Discover more from Stay Curious
#52 The best work ethic requires a good rest ethic
Trust battery, Blockchain, Zen Kōans and other timeless wisdoms
Spotify founder Tobi Lütke often champions the metaphor of “trust battery”.
As he explains - when a new colleague joins your company the trust battery between the two of you may start out at around 50%. Each time the new colleague acts in a way that earns your trust that level increases, and if they let you down the trust battery level goes down. It can be long and slow to fill up the trust battery yet quick to drain. Each time we interact with someone we are subconsciously considering the level of their trust battery and that level affects how we respond to people (source: sketchplanations)
It’s a simple concept that is true for most of us. Yet, we rarely notice it. Once you acknowledge it, you will notice a lot of opportunities to improve trust in any relationship. Give it a shot!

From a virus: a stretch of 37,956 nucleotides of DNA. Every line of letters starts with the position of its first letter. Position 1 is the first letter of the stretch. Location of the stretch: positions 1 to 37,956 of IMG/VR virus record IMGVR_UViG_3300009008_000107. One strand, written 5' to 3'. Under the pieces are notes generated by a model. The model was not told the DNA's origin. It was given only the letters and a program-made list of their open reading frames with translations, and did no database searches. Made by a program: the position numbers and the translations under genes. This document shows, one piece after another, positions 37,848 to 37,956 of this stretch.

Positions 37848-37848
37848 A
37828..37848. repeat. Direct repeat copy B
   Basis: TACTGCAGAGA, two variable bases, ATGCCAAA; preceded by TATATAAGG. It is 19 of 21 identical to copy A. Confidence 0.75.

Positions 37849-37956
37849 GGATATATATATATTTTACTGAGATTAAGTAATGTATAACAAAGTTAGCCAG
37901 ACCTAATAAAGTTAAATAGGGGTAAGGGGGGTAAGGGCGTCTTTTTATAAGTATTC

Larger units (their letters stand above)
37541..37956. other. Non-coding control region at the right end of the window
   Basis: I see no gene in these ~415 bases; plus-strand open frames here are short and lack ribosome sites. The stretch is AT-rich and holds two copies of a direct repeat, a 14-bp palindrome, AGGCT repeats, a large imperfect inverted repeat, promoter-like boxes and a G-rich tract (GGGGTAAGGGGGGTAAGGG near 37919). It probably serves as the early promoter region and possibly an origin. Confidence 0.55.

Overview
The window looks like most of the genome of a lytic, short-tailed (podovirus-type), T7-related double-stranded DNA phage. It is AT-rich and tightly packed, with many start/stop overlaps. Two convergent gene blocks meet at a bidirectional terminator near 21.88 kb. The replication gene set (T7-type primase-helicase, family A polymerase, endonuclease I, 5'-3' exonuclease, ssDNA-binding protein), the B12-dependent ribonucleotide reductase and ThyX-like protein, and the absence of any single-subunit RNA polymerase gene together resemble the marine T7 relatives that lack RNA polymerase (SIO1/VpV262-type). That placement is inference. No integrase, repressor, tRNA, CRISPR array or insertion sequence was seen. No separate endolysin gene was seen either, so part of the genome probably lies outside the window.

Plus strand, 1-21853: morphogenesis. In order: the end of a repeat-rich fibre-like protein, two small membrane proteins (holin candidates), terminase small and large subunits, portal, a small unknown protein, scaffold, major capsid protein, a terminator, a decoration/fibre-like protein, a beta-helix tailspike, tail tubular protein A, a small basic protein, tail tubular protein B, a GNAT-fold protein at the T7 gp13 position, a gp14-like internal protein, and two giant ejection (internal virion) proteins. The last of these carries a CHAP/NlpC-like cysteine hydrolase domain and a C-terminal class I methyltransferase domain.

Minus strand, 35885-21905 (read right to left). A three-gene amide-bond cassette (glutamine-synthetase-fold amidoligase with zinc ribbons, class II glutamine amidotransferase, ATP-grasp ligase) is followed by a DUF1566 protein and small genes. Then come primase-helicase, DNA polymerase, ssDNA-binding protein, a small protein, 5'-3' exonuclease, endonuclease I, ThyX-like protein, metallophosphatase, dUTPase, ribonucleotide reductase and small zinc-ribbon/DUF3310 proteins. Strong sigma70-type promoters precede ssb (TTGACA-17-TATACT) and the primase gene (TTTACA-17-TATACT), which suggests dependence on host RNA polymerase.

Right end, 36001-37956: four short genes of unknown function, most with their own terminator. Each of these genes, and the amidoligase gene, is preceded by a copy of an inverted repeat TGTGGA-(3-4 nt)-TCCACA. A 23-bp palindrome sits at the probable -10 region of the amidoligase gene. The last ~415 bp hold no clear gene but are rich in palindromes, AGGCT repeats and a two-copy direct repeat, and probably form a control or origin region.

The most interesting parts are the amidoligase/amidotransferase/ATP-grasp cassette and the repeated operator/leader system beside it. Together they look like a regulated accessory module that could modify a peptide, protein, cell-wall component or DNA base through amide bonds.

And with that, let’s get to today’s finds.
For the uninitiated, ELI5 stands for “explain like I’m 5.” Basically, explain a complex or obscure topic in the simplest of terms.
Sometime back I had proposed that “Reading -> Writing -> Teaching” is a great recipe to become better. I will add one more step to this.
Reading -> Writing -> Teaching -> ELI5 level teaching
Think of it as a test to check your mastery.
This 3500-word guide in plain English to understand Blockchain is a great example of ELI5 work. I have read a couple of 101 notes on this topic, but the ease with which Mohit Mamoria has explained it in this essay is unmatched. Simple & memorable.